A major aim of microbial ecology is the identification of populations across an environment. We do that by sequencing the amplicon of the 16S small subunit ribosomal RNA gene, the standard taxonomic marker. Then, sequences are clustered based on sequence similarity (to reduce redundancy and improve computational efficiency) and then assigned a taxonomic lineage using a classifier that compares our sequence data with those in a reference database (popular options are SILVA and Greengenes 2). Depending on how similar and well-represented the sampled sequences are to those in the database, our sequences will be assigned names and ranks ranging from domain to species.

Inspecting taxonomy

Let us begin by inspecting what our taxonomy looks like.


What's in a taxonomy
  • A semicolon ; separates the ranks
  • Ranks are given a single-letter prefix followed by __
  • Ranks are unevenly assigned. Some are identified down to species level, while only phylum is known in others.

Detecting and extracting patterns

Some initial questions when inspecting the above taxonomy are:

  1. How well characterised are our sequences?
  2. Did we manage to retrieve biologically important taxa?

We can answer those questions using pattern detection.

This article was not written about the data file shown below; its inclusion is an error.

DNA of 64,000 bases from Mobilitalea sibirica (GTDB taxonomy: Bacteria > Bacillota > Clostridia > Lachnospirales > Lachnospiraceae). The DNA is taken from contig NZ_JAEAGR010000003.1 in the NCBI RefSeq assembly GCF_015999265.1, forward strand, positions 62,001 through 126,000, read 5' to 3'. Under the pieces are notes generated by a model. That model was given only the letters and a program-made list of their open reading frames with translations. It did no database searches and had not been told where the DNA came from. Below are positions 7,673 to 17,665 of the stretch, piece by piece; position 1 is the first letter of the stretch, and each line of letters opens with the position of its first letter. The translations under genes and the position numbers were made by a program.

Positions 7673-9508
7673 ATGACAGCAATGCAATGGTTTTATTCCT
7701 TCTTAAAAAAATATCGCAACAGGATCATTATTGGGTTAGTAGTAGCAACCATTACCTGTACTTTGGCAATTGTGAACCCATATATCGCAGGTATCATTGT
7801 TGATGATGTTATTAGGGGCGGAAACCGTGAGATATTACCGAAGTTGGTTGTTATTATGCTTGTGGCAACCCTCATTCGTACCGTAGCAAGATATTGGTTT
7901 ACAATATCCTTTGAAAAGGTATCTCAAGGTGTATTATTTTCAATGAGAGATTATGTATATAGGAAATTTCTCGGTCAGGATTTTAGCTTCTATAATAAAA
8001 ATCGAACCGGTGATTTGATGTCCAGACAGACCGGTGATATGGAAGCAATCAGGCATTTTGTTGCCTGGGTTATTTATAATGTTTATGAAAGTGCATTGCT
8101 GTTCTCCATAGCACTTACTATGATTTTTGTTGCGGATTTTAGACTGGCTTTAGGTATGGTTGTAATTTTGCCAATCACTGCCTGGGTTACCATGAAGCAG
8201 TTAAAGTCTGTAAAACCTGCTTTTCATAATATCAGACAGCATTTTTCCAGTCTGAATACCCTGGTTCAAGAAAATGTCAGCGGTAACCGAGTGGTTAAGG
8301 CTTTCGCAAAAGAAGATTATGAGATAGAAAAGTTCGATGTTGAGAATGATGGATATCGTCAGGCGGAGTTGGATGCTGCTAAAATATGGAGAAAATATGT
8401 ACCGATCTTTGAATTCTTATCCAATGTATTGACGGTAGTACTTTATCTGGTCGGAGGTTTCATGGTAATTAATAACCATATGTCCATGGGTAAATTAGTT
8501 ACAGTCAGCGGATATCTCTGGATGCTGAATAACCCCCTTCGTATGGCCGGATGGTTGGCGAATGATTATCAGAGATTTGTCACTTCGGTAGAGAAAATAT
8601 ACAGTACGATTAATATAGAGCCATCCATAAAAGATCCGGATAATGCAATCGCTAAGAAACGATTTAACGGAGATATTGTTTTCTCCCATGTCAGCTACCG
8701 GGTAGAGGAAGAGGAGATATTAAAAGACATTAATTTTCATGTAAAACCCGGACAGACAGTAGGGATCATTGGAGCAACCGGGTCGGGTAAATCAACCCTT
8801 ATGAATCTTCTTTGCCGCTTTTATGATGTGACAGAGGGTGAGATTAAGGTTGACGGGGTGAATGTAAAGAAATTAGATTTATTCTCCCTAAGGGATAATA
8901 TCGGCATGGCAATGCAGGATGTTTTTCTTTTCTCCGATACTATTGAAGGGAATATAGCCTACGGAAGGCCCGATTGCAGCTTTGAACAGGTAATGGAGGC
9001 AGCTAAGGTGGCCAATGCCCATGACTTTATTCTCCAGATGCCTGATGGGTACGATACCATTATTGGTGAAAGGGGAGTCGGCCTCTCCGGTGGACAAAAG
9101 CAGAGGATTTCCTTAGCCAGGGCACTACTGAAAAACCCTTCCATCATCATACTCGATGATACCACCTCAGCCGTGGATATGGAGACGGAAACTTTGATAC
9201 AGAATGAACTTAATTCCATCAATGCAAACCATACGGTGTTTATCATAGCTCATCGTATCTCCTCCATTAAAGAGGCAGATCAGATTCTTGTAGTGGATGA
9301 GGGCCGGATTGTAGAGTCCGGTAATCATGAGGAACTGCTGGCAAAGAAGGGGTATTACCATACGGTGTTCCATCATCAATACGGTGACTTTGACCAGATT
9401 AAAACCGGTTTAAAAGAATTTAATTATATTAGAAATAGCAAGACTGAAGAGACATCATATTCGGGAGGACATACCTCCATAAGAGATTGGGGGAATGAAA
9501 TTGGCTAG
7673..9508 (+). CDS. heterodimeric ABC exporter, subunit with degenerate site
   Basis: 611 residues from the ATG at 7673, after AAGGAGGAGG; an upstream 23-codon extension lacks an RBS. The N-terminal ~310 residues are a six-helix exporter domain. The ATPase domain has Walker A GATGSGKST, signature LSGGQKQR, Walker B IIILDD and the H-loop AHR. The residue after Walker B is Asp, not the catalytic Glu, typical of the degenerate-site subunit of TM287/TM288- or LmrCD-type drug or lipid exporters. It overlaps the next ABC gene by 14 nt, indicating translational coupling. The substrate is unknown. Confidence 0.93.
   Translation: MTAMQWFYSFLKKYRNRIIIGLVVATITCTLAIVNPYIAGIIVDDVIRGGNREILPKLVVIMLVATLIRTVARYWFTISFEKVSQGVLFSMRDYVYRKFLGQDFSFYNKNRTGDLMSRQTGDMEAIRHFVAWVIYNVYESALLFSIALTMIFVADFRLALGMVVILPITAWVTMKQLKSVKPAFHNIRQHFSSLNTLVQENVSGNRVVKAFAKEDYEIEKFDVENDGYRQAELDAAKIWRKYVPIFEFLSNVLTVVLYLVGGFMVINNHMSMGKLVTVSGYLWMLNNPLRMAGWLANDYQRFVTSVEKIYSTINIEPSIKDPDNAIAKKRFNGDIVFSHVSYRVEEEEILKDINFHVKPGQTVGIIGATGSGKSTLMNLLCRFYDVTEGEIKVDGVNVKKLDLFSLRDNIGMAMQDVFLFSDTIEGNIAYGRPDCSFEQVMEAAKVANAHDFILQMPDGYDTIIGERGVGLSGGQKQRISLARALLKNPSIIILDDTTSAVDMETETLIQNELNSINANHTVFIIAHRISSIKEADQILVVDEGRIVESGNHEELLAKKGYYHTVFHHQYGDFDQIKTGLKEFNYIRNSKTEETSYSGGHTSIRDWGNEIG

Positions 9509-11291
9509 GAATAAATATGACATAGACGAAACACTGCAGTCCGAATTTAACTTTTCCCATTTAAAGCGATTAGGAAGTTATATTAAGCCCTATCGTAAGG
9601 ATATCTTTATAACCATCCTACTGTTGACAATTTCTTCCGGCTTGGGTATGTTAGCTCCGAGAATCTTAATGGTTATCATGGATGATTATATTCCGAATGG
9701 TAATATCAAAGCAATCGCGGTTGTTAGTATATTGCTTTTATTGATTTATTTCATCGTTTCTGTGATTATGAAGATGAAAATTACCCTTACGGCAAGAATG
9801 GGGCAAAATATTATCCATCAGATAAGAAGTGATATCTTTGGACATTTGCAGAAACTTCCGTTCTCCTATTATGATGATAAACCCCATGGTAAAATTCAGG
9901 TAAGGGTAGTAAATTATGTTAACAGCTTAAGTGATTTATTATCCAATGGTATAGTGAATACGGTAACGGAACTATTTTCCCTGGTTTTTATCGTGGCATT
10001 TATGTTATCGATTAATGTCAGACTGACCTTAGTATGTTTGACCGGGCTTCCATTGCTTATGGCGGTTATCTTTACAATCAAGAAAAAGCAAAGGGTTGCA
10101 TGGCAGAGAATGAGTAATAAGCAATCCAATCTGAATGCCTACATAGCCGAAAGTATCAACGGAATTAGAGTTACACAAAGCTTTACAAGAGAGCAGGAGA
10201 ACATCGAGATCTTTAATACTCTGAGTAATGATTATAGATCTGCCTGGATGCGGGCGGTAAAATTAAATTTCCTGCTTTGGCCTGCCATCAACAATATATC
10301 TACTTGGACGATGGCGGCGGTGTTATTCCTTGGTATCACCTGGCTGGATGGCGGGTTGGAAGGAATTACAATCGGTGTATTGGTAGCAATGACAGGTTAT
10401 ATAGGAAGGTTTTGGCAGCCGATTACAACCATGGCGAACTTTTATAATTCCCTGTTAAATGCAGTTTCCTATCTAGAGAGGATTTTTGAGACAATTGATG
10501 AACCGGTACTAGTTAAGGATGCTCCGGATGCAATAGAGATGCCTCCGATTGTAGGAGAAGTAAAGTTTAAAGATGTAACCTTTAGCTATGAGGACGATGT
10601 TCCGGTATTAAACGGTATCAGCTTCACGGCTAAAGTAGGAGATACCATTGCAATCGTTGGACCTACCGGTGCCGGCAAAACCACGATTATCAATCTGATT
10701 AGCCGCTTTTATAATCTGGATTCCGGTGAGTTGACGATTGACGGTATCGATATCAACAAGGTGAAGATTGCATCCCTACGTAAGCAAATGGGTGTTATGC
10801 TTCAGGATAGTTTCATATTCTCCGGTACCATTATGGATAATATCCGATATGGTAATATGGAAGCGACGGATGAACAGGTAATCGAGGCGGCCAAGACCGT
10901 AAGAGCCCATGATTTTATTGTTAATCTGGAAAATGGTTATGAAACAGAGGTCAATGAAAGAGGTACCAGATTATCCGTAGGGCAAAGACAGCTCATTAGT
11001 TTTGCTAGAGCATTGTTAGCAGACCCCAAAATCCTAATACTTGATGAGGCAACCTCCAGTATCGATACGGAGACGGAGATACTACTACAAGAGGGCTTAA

1. How well characterised are our sequences?

Let's apply a heuristic and answer a simpler question: How many sequences were classified at each taxonomic rank (species, genus, family, order, class, phylum)? If there are large numbers of sequences that were only identified at higher taxonomic ranks, the system we are studying may harbour lots of novel microbial populations.


str_detect(tax$Taxon, "s__") %>%

In the code above, we used the function str_detect() to find the species prefix s__ in the Taxon column. The output of str_detect() is a logical/boolean vector. Thus, we use sum() to count the number of TRUE statements.

stringr syntax

Most functions in the stringr package accept arguments in this order:

str_<name>(<vector>, <pattern>, ...)

What is the proportions of ASVs that have been assigned a lineage with rank of genus and phylum?

sum(str_detect(tax$Taxon, "g__")) / nrow(tax)
sum(str_detect(tax$Taxon, "p__")) / nrow(tax)

It looks like our sequences are well characterised from the rank of genus and up.

2. Did we manage to retrieve biologically important taxa?

An ecosystem service that estuaries provide is nitrogen removal (via denitrification). These are usually performed by prokaryotes spanning the Bacterial and Archaeal domains. Their metabolic activity ensures that excess nitrogen is removed in gaseous form and thus prevents eutrophication. The starting substrate for denitrification is nitrate. Thus, reduced nitrogen must first be oxidised via nitrification. Two communities are involved in the conversion from reduced to oxidised nitrogen:

  • Ammonia oxidisers (usually has the prefix "Nitroso" in their taxonomy)
  • Nitrite oxidisers (usually has the prefix "Nitro" in their taxonomy)

Lets find out if we managed to sample any of them.

We will first need to subset the vector to retain those that have "Nitro" in their names. We will do this using str_subset().